But I checked and it definitely is an island, enveloped on all … Read More »
“Mung bean”, I whisper to the boy in square hipster glasses dressed all in black and hugging an iPad.
“This way”, he says as he checks me off the guest list and leads me to the elevator and an upstairs apartment in a non-descript corporate-looking building in Saigon.
The door opens to a minimalist space, two tables pushed together with settings for 12 dominating the living room. A sofa and a few end tables round out the look.
I am in a Secret Supper Club.
I had heard of these things, sometimes called culinary speakeasies, underground restaurants, guerrilla dining or clandestine kitchens. The concept is simple – people serving a meal inside the home for pay, making it like a home restaurant but usually with very small numbers, creating an atmosphere more akin to a dinner party.
I first heard of them in Hong Kong, a way … Read More »
Not long ago, I wrote a post about how I felt caught between two worlds – the Western world I was brought up in, and the Eastern one I was born to and now call home.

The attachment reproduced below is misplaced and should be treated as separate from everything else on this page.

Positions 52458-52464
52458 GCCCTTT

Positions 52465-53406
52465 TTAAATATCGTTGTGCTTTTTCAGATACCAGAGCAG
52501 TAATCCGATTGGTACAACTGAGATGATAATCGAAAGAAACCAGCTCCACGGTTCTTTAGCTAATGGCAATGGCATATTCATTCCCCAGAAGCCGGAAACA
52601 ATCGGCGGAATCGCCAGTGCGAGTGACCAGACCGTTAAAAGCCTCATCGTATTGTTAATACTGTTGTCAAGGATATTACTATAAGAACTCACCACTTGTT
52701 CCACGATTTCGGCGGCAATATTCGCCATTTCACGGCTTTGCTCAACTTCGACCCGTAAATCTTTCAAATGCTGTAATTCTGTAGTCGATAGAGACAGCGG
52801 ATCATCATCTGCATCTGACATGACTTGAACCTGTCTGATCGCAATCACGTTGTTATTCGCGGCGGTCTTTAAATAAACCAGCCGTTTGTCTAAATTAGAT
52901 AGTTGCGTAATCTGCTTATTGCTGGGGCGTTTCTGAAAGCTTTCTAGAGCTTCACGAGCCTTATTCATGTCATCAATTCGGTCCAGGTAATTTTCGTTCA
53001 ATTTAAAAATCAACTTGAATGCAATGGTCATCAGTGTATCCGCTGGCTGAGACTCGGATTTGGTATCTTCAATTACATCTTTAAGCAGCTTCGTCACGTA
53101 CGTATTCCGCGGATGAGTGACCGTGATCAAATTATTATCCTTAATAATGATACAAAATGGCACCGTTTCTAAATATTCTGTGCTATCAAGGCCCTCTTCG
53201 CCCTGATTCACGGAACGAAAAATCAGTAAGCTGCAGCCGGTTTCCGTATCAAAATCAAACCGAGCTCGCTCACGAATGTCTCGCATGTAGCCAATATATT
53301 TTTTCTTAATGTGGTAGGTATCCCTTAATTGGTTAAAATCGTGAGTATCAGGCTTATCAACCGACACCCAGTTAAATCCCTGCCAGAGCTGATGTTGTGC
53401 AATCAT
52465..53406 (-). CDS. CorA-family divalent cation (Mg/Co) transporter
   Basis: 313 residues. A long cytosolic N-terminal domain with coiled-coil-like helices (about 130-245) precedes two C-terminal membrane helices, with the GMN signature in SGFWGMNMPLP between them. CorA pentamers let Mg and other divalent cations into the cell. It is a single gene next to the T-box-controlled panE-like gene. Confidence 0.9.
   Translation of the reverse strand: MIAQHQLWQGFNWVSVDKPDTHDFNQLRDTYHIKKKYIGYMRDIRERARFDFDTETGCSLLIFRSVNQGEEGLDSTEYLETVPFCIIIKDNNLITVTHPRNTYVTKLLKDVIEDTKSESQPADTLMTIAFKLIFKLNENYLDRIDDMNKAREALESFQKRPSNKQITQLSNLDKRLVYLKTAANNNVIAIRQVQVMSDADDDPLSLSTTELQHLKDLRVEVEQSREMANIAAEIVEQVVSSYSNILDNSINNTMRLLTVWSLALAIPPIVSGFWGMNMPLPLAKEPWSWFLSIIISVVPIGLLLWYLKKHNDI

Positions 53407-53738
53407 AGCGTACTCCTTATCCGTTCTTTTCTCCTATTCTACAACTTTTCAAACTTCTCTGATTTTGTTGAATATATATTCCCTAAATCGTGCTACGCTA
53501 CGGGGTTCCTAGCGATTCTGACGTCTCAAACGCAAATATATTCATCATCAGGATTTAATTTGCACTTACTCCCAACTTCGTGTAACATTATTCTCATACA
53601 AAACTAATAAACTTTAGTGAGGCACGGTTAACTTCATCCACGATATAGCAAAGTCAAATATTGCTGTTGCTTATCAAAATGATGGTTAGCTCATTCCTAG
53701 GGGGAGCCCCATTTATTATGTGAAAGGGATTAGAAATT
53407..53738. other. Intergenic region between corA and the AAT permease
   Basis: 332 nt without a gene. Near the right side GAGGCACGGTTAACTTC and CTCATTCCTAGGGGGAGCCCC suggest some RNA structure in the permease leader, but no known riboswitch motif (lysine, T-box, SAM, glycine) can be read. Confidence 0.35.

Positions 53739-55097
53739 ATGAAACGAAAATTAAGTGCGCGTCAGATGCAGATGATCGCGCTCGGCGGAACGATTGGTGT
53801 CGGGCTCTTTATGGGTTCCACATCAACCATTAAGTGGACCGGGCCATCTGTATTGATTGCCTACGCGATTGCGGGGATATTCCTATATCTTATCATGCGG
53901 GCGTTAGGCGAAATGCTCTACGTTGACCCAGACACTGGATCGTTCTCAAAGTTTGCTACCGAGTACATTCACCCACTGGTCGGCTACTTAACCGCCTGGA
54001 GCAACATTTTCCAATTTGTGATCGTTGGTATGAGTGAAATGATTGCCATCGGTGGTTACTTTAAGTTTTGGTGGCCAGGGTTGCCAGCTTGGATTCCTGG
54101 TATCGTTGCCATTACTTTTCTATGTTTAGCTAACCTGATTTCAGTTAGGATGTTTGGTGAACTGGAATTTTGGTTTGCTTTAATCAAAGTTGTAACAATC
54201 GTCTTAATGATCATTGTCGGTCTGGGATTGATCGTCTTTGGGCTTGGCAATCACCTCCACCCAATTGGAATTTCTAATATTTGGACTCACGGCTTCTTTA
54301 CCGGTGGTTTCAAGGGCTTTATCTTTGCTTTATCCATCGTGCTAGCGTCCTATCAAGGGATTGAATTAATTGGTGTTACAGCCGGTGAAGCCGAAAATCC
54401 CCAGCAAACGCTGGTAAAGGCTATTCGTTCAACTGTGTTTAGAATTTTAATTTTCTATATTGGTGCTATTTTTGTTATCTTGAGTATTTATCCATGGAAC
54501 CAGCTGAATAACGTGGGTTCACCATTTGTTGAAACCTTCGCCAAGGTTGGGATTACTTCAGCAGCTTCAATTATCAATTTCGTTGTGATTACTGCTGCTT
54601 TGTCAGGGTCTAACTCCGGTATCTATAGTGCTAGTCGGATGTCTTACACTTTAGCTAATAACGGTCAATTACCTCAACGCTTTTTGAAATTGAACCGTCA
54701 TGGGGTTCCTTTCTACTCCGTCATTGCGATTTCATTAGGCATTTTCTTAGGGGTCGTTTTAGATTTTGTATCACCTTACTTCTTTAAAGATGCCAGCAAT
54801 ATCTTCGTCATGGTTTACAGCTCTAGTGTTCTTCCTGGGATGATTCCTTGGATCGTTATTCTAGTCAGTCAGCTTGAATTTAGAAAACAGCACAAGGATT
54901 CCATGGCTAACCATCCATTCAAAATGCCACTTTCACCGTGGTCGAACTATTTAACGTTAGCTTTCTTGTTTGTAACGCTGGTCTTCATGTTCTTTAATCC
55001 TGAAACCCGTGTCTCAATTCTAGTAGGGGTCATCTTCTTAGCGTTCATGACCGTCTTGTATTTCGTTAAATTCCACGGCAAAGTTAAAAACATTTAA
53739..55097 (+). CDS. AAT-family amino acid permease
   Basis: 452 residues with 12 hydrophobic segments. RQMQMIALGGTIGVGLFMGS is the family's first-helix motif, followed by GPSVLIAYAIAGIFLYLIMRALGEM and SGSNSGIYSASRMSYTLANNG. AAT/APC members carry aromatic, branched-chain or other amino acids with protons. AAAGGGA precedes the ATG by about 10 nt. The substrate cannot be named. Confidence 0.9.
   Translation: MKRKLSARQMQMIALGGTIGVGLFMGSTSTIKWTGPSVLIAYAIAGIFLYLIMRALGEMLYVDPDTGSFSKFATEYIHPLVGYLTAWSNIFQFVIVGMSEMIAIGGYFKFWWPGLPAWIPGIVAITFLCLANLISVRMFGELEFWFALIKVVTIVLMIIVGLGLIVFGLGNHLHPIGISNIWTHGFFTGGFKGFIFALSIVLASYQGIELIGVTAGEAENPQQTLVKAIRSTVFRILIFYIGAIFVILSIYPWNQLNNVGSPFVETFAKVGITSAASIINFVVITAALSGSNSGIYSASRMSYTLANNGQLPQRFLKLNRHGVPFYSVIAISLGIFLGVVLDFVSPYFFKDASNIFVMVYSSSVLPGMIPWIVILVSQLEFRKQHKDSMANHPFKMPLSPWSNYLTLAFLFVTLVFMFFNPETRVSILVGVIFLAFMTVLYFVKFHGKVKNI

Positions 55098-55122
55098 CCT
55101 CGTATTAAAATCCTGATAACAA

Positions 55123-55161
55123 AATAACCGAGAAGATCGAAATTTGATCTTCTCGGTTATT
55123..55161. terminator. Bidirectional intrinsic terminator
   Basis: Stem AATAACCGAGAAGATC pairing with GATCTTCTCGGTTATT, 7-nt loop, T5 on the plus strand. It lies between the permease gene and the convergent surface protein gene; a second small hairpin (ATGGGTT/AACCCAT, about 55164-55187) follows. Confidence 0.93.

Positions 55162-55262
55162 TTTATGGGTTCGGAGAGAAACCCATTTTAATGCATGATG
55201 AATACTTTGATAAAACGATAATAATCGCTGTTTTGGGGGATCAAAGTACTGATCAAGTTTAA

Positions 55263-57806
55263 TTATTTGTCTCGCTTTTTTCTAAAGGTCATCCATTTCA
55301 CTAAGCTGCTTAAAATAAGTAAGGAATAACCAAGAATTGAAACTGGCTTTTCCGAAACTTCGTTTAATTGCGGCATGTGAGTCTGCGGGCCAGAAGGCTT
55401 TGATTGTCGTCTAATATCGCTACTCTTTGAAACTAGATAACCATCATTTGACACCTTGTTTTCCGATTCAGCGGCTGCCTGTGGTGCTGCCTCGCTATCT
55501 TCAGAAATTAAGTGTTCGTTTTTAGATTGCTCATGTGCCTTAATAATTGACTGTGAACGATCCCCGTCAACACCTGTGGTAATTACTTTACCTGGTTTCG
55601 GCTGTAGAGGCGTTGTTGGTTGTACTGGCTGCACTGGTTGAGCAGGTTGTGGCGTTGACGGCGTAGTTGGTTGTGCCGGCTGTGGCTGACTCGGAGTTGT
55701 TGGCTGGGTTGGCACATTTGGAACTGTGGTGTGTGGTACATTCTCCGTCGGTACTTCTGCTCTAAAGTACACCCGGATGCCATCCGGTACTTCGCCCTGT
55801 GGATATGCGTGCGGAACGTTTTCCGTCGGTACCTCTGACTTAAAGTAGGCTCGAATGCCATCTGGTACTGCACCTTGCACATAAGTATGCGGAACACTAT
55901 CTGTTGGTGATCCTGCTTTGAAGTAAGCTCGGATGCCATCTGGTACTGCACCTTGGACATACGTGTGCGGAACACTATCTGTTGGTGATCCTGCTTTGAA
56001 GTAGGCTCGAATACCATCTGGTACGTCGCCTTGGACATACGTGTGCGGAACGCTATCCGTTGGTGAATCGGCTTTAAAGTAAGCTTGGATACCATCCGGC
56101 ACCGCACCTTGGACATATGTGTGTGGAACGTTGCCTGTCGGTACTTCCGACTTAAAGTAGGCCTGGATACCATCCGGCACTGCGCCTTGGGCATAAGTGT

If that weren’t enough, I’m a product of bilocation in my very own country. You see, my father’s family is from Thai Binh, a small province 110 km southeast of Hanoi, in the north of Vietnam. My mom’s family is from Cai Rang, a tiny country town outside of Can Tho, in the south. While I’ve never been to my father’s hometown (the entire family moved to the south after Vietnam gained independence from the French in 1954), I have visited my mother’s side of the family.
It was on one of our first trips back to Vietnam.
I remember them laying out a feast for us, … Read More »
Why do I spend irresponsibly on travel when I’m so responsible in every other facet of my life? One week only sale to Nepal? Book it! Last minute 14-day cruise for $499? I’m there! Go camping for two months straight? Sure!
Why do I love getting lost in travel blogs and fancy magazines showing unattainable photos of places I’ll probably never go?